Archive for October, 2009

And flimflam fame, too

October 2009

Back in 1999, when I was trapped in an Aeron chair there, DI/DO ran a piece wondering why New York City had so few top women chefs. It didn’t really come to a conclusion, and looking back I see the reporter got her best walker’s name wrong, but at least it was a stab at something substantial. Today the paper where only Krazy Rhymes-With-Lunts get ahead thinks the Big O not playing a boy’s game with girls is front-page news. Can’t we go back to debating whether Craftsteak was too Top Cheffy for him? Or just put matchboxes on P1?

Smart for dummies

October 2009

Then again, this nonsense seems part of the new media drive to bring back the Clinton glory days, with all trumped-up scandal all the time. One surly cretin in the LATimes of all papers even attacked Mrs. O for promoting eating right and exercising (something the Chimp wife he worked for never did while idly smoking and reading for eight miserable years). We the readers are left to discern from heritage sheep’s entrails that the reason Big Food had to pull back on its up-is-down, war-is-peace, Froot-Loops-R-nutritious campaign is that there’s a new sheriff in town. The crap those processors got away with doesn’t fly anymore.

Break out the Italian Champale

October 2009

I have to confess I felt a pang after forging on beyond a cringe-inducing simile and finding a couple of nice turns of phrase by the critic with the small sneakers to fill. Maybe, I thought, he has evolved beyond the old “get out the dick, start pounding the keys” days. Then he had to go and ruin it by letting that T.G.I.Friday’s handout get printed after acres of contorted prose. Forget the Party of No lawn jockey. This guy is the Rich Little of food writers. (I have not done due diligence with Kerouac, but the words on the wall at the outstanding Robert Frank exhibition at the Met did make me suspect yet another fount of imitation.) I always thought he at least has eaten enough to do a credible job, but even that notion came into doubt when I was lured to Diner’s Journal and read the drooling over “lard-fried tortillas.” What is it with NYC “culinary journalists” that makes them so clueless about Mexican food? The manteca belongs in the beans, for chinga’s sake.

Fresh figs for all & Kanye

October 2009

I’m usually pretty good at over-interpreting meanings in movies — I still remember how quickly I pegged the crack epidemic to “Alien Nation” at a time when everyone was still pretending Lee Atwater was not the vilest dog whistler around. So why am I mystified as to the significance of the frozen corn in Sendak cinematized? The kid flees the house after spurning Birds Eye’s best, with a grandiose statement of his disdain. But why? Maybe Spike Jonze’s next project is with Saint Alice and other sanctimonious souls in the Bay Area: “Where the Chang Talks Aren’t.”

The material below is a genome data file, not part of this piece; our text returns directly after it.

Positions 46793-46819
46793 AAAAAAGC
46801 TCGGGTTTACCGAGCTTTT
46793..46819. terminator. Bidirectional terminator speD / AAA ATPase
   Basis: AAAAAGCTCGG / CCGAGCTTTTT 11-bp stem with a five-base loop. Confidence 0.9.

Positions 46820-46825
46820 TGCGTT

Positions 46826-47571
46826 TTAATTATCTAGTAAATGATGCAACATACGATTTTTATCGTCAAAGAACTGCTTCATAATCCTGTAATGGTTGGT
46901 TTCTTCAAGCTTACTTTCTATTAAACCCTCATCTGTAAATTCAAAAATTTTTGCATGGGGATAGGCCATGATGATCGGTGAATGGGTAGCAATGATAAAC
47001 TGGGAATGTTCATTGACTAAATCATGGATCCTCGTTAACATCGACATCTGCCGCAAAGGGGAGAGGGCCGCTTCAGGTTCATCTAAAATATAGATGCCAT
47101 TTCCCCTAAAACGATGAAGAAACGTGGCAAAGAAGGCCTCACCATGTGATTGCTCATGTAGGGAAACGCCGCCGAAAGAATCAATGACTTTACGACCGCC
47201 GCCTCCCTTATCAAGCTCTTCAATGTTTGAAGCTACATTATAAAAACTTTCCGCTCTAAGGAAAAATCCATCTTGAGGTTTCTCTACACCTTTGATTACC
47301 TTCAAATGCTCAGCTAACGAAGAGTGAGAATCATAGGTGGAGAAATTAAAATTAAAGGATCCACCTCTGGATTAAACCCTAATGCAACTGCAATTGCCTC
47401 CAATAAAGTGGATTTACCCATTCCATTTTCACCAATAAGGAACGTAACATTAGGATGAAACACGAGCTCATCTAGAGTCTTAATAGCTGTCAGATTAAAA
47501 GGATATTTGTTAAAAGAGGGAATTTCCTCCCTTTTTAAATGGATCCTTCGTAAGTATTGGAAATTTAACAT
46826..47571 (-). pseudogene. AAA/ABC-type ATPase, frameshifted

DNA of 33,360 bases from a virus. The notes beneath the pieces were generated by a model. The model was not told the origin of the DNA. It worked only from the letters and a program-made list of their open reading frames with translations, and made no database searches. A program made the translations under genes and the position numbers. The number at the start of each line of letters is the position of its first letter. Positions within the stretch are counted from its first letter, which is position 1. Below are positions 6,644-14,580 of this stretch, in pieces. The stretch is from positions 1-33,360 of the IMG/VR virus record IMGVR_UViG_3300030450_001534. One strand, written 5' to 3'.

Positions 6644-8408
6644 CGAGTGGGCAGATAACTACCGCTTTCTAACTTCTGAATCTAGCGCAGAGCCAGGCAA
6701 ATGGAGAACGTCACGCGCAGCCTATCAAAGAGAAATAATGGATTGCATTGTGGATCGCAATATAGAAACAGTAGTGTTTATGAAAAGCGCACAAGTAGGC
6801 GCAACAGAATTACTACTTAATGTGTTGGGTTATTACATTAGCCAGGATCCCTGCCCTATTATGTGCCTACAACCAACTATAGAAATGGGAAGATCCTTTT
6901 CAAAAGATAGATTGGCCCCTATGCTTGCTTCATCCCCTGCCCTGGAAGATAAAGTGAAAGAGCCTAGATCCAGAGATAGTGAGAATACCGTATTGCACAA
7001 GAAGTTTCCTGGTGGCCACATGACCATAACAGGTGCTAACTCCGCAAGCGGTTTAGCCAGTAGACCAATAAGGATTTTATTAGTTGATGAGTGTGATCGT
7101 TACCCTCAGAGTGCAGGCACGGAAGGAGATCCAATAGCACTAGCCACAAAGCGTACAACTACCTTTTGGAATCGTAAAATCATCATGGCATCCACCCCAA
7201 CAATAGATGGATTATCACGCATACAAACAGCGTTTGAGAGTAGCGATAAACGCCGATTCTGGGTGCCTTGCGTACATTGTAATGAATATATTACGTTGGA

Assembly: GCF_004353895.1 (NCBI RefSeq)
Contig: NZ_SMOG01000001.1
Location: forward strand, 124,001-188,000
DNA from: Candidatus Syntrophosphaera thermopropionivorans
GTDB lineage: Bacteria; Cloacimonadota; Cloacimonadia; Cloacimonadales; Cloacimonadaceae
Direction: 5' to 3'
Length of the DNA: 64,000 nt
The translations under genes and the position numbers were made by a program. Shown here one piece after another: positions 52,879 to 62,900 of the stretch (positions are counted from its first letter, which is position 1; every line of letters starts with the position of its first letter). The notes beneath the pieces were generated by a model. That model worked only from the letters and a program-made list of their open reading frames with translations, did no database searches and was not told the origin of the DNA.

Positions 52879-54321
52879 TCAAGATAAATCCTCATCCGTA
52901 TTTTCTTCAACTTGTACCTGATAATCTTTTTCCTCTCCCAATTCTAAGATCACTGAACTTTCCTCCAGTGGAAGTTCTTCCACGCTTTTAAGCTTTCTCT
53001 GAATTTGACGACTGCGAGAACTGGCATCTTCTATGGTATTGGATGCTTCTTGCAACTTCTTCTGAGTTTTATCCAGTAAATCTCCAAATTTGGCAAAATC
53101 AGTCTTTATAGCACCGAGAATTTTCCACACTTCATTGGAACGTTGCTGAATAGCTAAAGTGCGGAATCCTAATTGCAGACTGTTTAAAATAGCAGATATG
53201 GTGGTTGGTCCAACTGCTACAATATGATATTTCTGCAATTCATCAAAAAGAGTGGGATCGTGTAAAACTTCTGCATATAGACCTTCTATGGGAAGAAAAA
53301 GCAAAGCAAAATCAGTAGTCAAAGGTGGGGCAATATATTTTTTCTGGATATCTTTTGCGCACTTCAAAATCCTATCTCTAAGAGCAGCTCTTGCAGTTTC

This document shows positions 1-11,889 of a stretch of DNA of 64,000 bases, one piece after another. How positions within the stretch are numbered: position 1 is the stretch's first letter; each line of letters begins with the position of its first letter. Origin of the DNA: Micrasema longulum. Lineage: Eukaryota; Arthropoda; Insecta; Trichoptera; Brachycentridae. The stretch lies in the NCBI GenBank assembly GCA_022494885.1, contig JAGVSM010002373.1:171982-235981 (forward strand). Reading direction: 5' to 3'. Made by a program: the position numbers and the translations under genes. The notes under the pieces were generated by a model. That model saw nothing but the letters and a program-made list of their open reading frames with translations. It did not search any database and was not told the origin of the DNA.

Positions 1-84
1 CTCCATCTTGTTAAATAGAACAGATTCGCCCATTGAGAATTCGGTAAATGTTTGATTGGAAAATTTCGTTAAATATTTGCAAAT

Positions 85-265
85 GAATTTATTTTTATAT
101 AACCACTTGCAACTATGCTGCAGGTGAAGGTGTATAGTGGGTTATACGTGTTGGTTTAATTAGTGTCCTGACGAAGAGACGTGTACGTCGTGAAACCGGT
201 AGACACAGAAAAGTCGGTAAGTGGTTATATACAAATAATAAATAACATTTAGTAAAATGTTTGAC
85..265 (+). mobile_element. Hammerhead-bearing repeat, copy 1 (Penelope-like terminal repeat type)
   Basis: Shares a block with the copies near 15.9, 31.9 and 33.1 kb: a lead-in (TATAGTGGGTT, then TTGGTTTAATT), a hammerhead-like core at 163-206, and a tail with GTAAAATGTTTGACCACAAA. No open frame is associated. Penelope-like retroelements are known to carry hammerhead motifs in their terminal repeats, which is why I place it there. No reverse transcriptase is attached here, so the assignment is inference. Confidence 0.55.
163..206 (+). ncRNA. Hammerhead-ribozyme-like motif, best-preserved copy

And attention was plural

October 2009

I was never happier that I had chosen a trek to the New Amsterdam Market over finishing the Sunday Times than when I started spotting the scorn online for that monster whine about the Park Slope co-op. I remember Panchito’s successor once saying the place made his fingers twitch, so maybe it’s no coincidence the hardy perennial was trotted out yet again now that he wields real power. But it’s no wonder circulation is dropping precipitously when the paper chooses to run that megaturd at a time when more people than ever are on food stamps and food pantries are hurting big time. The editors must believe the advertising and think all readers can afford mother-daughter coats at $1,350 and $665. Don’t they realize no one cares if a privileged twit can’t spare a little time?

Once we were Benetton’s

October 2009

Every time I walk out of the new Holy Foods I keep thinking about that old definition of a conservative: A liberal who’s been mugged. All it took for me to abandon my disdain was having a store move closer to me in this food desert. Neighbors keep stopping me, and friends keep emailing me, to ask if they can shop there in good conscience, and I happily admit I’ve crossed over to the other side, not least because it’s such a great antidote to the invasion of the Subways and Dunkin’s in the neighborhood. But my consort and I got into a near-tiff over the honcho’s ill-advised attitude toward health insurance reform, and I won by saying I have no idea what the politics are of any other local merchant we support so enthusiastically. Not to mention: If the farmers from the Greenmarket are going to patronize it, so can we — if this is what a new-age mugging is like, I’ll have another organic, local, sustainable Kool-Aid, please.

Fins en route to the Donner Pass

October 2009

Horseshit trend of the week came from a SFChronicle piece on trout as the new salmon. It may be eco-preferable, but there’s one little problem: That fish is what it eats. It tastes like grain. There is no miracle protein for chefs on a debased planet, especially one that consistent. But at least whoever suckered a reporter into taking the release bait did not try to pitch catfish as the salmon answer. Its flavor is mud.

Model fluffers call them cutlets

October 2009

I did my turkey cover story seven years ago and pissed off a few editors by noting both the artifice and similarity of all their birds. But even I was not cynical enough to imagine the day would come when the editorial side would admit to doing what’s forbidden in an ad: altering reality. Funny to realize the Butterball breast is the real deal. Also funny that the one magazine omitted from the silly piece was the one named launch of the year. You really have to wonder about the hall of mirrors of television successfully expanding into formerly arboreal media even as people are still weeping over the demise of Gourmet. I haven’t been able to locate a copy, but I see online what the secret is: The turkey issue has three covers. Which means readers can change the channel.